Continuous treatment with an effective anti-inflammatory has disease-modifying properties in axSpA
Spondyloarthritis (often shortened to SpA) is an umbrella term for several conditions that share many features and symptoms. These conditions include ankylosing spondylitis, psoriatic arthritis and reactive arthritis. Spondyloarthritis can be classified as axial or non-axial (peripheral), according to which joints in the body are affected. Axial disease (axSpA) affects the spine. Peripheral disease affects other joints in the body, such as the knees, ankles, shoulders, feet, or hands. Spondyloarthritis causes damage to a person’s joints. If this damage worsens over time it is called structural progression. Structural progression in the spine due to new bone formation is thought to be caused by inflammation. However, it is not known whether effective anti-inflammatory treatment might delay this damage. The minimum duration of treatment needed is also uncertain.
Nonsteroidal anti-inflammatory drugs (shortened to NSAIDs) are often prescribed to people with axial spondyloarthritis. These drugs help reduce inflammation and pain. If these do not work, then people may be given a type of medicine called a biologic disease-modifying antirheumatic drug (often shortened to a biologicals or bDMARDs). These biologic drugs target specific molecules that cause inflammation. By doing so, they reduce inflammation in the joints and decrease pain and disease worsening. There are two types of biologic medicine that are used for axial spondyloarthritis. They block either tumour necrosis factor (TNF inhibitors) or interleukin-17 (IL-17 inhibitors).
WHAT DID THE AUTHORS HOPE TO FIND?
The authors wanted to find out whether treatment with TNF inhibitors might be able to slow structural progression in people with axial spondyloarthritis.
WHO WAS STUDIED?
The study looked at 243 people with axial spondyloarthritis who had experienced symptoms for up to 10 years. Most people taking part were in their mid thirties, and there were equal numbers of men and women.
HOW WAS THE STUDY CONDUCTED?
This was a long-term observational study, which means that the researchers observed and recorded information at several time points about the people in the study. A study of this type is used to compare different groups of people over a period of time, without changing any variables. Information was taken from a database called GESPIC – an ongoing study in Germany focusing on clinical and radiographic outcomes of people with spondyloarthritis.
Everyone taking part had a regular clinical examination (every 6 months in the first 2 years, and then once a year). Everyone also had an X-ray to look at their spine and check for progression every 2 years. The people in the study were followed for up to 10 years. For this analysis the authors looked at data from people with at least two sets of spinal X-rays taken 2 years apart. They analysed the progression of structural damage in the spine, and then looked to see if this was linked to whether people were taking a TNF inhibitor or not.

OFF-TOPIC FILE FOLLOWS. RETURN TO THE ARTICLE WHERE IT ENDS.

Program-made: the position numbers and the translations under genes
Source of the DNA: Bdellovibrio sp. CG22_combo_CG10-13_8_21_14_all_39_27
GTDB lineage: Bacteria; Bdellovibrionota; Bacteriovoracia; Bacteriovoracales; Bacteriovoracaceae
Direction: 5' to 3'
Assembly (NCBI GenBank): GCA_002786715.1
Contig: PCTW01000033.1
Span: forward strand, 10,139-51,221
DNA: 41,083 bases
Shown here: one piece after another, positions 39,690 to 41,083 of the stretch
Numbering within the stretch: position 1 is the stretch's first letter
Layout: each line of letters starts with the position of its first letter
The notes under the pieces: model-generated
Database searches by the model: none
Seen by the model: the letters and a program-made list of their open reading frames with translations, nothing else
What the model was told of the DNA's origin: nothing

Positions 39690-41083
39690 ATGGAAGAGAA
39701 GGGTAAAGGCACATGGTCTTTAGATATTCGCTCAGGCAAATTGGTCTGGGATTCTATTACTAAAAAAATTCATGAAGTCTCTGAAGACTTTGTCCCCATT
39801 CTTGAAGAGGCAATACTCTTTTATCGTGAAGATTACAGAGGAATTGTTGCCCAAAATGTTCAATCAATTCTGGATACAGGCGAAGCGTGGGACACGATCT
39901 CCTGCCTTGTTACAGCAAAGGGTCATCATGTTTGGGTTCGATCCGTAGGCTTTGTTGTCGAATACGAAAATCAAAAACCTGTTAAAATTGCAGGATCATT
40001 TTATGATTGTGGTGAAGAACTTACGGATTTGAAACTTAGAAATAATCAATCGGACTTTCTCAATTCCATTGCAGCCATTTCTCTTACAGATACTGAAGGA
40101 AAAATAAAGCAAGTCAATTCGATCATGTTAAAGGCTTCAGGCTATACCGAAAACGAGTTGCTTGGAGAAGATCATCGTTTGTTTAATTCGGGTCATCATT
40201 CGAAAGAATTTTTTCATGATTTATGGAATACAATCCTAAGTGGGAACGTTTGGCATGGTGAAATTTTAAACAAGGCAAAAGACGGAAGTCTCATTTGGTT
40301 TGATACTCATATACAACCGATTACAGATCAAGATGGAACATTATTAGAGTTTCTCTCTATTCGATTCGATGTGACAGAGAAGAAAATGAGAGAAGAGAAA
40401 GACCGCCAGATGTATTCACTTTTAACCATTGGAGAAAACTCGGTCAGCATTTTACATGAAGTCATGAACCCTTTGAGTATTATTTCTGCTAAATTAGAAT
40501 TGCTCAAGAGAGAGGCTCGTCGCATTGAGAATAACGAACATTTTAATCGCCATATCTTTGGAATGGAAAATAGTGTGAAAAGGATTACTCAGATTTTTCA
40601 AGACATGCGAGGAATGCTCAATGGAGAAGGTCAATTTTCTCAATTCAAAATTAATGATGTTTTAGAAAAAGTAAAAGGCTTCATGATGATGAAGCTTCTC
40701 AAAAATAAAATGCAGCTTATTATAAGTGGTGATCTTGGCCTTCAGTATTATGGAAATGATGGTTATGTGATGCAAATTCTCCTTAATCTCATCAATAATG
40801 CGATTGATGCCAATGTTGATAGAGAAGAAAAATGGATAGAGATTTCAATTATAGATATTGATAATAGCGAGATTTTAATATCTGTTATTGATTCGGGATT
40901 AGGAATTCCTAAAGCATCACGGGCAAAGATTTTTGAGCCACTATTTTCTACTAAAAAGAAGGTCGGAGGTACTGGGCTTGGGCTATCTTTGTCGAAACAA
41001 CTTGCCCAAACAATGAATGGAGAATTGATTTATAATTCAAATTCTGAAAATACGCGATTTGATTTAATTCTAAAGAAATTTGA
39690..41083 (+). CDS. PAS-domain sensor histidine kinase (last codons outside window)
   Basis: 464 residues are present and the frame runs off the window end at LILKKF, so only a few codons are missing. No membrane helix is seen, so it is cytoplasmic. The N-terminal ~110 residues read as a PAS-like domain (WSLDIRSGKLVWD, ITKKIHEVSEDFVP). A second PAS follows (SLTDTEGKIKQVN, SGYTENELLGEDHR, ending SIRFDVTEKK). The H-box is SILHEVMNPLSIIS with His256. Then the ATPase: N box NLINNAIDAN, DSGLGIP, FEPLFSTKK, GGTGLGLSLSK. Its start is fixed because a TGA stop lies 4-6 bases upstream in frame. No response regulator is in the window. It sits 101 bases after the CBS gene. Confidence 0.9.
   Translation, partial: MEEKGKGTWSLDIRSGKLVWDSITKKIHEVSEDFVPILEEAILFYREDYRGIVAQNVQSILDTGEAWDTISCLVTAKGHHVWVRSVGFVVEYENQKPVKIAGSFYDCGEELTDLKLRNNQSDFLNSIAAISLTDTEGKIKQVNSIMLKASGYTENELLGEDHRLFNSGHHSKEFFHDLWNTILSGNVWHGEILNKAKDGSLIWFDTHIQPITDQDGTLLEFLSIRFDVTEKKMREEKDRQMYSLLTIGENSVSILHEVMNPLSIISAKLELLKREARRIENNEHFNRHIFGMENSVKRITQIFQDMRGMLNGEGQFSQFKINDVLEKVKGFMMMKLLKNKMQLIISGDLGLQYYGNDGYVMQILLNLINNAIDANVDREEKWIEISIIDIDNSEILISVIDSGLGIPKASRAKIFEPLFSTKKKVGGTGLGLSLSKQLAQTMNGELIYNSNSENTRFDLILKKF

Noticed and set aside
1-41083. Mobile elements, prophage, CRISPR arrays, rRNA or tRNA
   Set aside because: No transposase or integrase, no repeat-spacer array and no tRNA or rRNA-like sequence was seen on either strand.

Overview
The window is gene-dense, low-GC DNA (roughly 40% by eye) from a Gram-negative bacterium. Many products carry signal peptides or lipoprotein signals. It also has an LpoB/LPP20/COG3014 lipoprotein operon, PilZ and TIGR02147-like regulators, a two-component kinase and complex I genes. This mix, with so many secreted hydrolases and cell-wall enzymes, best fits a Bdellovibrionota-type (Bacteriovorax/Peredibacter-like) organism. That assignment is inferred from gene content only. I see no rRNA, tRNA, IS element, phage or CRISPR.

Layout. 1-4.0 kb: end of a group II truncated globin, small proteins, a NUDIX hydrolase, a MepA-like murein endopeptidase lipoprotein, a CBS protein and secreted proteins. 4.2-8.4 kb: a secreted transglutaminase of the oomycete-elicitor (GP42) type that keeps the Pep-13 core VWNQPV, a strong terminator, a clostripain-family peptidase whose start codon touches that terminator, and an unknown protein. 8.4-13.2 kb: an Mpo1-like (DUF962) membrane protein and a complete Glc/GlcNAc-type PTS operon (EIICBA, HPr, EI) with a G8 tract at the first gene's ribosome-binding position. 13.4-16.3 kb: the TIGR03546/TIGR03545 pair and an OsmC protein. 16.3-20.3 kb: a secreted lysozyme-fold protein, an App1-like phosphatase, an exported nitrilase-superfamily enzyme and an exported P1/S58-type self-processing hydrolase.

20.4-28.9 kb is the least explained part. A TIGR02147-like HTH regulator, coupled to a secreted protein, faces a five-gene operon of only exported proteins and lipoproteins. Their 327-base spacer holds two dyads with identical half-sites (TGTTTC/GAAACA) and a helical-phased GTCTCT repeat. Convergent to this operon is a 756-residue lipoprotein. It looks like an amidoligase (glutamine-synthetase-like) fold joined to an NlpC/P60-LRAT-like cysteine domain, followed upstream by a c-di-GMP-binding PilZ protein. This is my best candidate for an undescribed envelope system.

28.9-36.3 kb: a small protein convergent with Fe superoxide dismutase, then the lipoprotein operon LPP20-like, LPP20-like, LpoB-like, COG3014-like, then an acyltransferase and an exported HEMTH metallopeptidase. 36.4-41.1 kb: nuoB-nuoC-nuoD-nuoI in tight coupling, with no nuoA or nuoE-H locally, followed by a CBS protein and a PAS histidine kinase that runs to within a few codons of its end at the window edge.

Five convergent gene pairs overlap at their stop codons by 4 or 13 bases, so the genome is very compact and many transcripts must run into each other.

WHAT WERE THE MAIN FINDINGS OF THE STUDY?
The main finding was that in the first 2 years after starting a TNF inhibitor there was no difference in structural damage progression in the spine between treated and not treated patients. However, a substantial slowing of progression was observed between Year 2 and Year 4 for people taking a TNF inhibitor. In this study higher NSAID intake was also associated with reduction of spinal progression. The authors concluded that anti-inflammatory treatment does not have an immediate effect on the spine. They also suggest that continuous control of inflammation is needed to slow structural progression in the spine.
ARE THESE FINDINGS NEW?
No, these findings confirm previous observations that there might be a delayed effect of TNF inhibitors on progression. However, these new results show clearly the difference between immediate treatment effects in the first 2 years, and longer term effects from Year 2 to Year 4.
WHAT ARE THE LIMITATIONS OF THE STUDY?
The main limitations are the use of X-rays instead of a CT scan, which means that only small parts of the structural damage could be seen. In addition, MRI was not performed and spinal inflammation could be measured only indirectly with blood tests. Another limitation is the observational nature of the study, which means that people were not assigned to the groups by chance. This means there could have been additional factors affecting the outcomes.
WHAT DO THE AUTHORS PLAN ON DOING WITH THIS INFORMATION?
More studies are needed to identify people with axial spondyloarthritis who are at high risk of progression early in the course of their disease. These people would benefit from tight control of inflammatory activity. More studies are also needed to compare different drugs and combinations of therapies to see which are best in reducing structural damage progression in people with axial spondyloarthritis.
WHAT DOES THIS MEAN FOR ME?
If you have axial spondyloarthritis, then controlling inflammation is important for maintaining your physical function in the long-term. You can do this by controlling your disease activity with effective treatments. This benefit of controlling inflammation is likely to be true for any treatment type with sufficient anti-inflammatory activity.
If you have any questions or concerns about your disease or its treatment, you should speak to your doctor.
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Date prepared: August 2022
Summary based on research article published on: 13 June 2022
From: Micheroli R, et al. Treatment with tumour necrosis factor inhibitors is associated with a time-shifted retardation of radiographic spinal progression in patients with axial spondyloarthritis. Ann Rheum Dis 2022; 81(9):1252–9. doi:10.1136/annrheumdis-2022-222324
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